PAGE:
1:04 p.m. ET, May 2, 2020

Eurostar will require passengers to wear face coverings

From CNN's Lindsay Isaac

A security member stands near the Eurostar terminal at Gare du Nord in Paris on April 1.
A security member stands near the Eurostar terminal at Gare du Nord in Paris on April 1. Franck Fife/AFP/Getty Images

The high speed train that runs from southern England to Europe by undersea tunnel will require passengers to wear face coverings as of Monday.

“Any type of mask is suitable as long as it effectively covers your nose and mouth,” Eurostar said in a statement. 

Passengers without masks will be refused travel, it adds. 

Eurostar has been running largely reduced service.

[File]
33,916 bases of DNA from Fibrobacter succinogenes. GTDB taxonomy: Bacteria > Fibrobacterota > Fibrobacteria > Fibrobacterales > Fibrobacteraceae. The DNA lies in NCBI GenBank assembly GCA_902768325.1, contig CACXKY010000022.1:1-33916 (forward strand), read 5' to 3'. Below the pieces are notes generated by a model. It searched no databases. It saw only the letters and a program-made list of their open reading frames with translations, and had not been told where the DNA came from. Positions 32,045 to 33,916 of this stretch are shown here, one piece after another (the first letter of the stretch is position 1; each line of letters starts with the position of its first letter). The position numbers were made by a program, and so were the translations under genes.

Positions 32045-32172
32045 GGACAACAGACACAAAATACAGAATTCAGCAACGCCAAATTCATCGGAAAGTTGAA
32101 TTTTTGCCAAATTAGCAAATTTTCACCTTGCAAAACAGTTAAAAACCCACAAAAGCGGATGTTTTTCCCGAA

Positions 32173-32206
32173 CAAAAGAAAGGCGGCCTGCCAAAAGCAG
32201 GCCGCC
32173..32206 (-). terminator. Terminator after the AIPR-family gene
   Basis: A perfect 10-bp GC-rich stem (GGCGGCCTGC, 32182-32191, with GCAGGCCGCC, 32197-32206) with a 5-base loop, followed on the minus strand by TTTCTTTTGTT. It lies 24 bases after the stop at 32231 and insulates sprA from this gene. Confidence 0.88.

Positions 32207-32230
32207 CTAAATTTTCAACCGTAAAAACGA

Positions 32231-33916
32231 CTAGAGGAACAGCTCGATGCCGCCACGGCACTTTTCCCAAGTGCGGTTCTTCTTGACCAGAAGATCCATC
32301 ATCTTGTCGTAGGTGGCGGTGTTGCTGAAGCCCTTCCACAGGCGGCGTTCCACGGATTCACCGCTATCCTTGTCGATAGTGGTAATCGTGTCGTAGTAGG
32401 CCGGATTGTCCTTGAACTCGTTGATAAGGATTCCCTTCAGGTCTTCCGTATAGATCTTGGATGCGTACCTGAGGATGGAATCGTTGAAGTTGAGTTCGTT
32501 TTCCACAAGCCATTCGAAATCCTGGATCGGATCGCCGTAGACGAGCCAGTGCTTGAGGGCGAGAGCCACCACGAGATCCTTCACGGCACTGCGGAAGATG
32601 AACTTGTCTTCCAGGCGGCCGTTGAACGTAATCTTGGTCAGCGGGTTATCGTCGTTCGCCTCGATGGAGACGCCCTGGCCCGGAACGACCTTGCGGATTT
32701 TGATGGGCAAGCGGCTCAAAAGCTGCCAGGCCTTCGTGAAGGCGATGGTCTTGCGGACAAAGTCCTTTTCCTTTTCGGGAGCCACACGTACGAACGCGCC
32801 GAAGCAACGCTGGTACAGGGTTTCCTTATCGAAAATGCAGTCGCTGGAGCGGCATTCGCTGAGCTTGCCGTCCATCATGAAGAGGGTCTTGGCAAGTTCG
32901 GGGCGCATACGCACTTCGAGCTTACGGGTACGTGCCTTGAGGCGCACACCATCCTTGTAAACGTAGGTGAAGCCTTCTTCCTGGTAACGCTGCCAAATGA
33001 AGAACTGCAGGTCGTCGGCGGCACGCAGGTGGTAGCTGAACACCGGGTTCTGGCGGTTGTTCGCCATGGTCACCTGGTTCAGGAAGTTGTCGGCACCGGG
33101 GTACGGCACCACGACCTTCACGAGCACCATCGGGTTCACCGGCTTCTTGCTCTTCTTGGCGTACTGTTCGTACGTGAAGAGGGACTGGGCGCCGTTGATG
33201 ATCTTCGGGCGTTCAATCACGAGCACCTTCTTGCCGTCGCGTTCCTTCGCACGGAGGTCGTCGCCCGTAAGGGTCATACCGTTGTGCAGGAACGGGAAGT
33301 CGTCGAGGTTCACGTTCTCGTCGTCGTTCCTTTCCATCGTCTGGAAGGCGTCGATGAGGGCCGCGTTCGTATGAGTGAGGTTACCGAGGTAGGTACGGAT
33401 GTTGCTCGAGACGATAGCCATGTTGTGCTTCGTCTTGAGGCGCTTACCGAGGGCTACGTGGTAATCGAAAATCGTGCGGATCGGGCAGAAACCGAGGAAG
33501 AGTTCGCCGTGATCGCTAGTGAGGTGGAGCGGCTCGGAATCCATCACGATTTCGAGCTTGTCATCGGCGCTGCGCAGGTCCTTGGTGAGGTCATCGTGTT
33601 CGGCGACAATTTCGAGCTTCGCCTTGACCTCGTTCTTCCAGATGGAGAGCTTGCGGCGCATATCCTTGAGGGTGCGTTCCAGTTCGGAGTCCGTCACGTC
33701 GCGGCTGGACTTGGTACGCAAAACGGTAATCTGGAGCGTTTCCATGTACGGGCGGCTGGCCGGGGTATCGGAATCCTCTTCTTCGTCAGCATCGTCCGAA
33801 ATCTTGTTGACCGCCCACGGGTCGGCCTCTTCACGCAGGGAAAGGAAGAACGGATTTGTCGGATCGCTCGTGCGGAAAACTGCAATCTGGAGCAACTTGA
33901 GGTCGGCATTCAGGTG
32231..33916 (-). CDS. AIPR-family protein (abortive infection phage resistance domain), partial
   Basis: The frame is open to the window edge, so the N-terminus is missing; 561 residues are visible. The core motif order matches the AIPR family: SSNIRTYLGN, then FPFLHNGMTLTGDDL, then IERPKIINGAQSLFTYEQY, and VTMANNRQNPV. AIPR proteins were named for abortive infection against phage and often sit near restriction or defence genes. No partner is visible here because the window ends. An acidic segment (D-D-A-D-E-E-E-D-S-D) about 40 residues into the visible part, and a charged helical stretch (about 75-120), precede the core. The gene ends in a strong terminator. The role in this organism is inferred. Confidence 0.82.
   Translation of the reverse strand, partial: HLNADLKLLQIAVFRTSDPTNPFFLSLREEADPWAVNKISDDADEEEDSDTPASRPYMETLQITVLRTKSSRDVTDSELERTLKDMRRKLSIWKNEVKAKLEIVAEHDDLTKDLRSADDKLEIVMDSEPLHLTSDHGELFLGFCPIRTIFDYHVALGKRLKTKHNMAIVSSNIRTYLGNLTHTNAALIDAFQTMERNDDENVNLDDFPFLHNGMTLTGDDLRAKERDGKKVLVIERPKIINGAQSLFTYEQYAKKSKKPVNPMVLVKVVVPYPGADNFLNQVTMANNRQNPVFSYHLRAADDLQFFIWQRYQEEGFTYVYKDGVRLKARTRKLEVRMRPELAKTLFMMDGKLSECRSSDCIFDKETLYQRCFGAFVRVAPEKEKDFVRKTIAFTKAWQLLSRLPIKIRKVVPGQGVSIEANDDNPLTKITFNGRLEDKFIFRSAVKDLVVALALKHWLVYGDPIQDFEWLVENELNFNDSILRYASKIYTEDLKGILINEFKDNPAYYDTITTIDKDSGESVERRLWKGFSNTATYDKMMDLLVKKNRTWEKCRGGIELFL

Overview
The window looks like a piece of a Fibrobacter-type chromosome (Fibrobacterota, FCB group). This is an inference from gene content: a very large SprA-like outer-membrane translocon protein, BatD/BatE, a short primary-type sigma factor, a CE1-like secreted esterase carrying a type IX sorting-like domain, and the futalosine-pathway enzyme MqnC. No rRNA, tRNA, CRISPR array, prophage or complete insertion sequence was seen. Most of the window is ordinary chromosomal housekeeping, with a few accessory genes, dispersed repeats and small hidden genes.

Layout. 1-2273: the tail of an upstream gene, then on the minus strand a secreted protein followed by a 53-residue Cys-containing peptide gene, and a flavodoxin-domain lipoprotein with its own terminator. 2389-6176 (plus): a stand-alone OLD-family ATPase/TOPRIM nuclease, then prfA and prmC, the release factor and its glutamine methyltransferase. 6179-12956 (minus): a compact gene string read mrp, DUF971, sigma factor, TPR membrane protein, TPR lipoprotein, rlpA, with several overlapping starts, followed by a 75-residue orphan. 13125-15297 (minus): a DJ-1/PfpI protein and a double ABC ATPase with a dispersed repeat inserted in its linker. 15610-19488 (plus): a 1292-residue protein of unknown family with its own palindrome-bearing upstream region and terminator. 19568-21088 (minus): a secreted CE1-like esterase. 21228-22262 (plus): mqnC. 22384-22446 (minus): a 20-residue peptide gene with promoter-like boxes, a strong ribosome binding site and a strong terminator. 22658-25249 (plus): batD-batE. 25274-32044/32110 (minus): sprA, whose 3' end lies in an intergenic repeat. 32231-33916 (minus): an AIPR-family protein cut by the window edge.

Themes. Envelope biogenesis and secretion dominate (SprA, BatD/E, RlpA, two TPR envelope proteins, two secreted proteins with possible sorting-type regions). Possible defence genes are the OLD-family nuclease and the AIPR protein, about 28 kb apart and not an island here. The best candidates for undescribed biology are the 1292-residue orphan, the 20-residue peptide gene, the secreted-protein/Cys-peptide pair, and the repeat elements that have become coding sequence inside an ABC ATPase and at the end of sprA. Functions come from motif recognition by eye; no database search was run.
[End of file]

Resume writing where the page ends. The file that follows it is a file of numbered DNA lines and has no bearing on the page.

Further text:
12:00 p.m. ET, May 2, 2020

New York state will donate 7 million cloth masks to vulnerable communities

New York state will donate 7 million more cloth masks to those most vulnerable to coronavirus, Gov. Andrew Cuomo said Saturday during a news conference.

The masks will be given to nursing homes and the poorer communities, Cuomo said.

The governor also announced the state will distribute $25 million to food banks across the region.

Watch:

4:46 p.m. ET, May 2, 2020

New York governor: "I'm not going to put dollar signs over human lives"

From CNN's Elise Hammond

New York Gov. Andrew Cuomo
New York Gov. Andrew Cuomo Source: Governor's Cuomo Office

New York Gov. Andrew Cuomo disagrees with people who want to open the economy while the pandemic persists because he refuses to "put dollar signs over human lives."

"I understand people's frustration with the economy not being open. I get it. I want to see the economy open. For myself, for my family, and by the way, the state has a tremendous financial problem," Cuomo said at a press conference Saturday.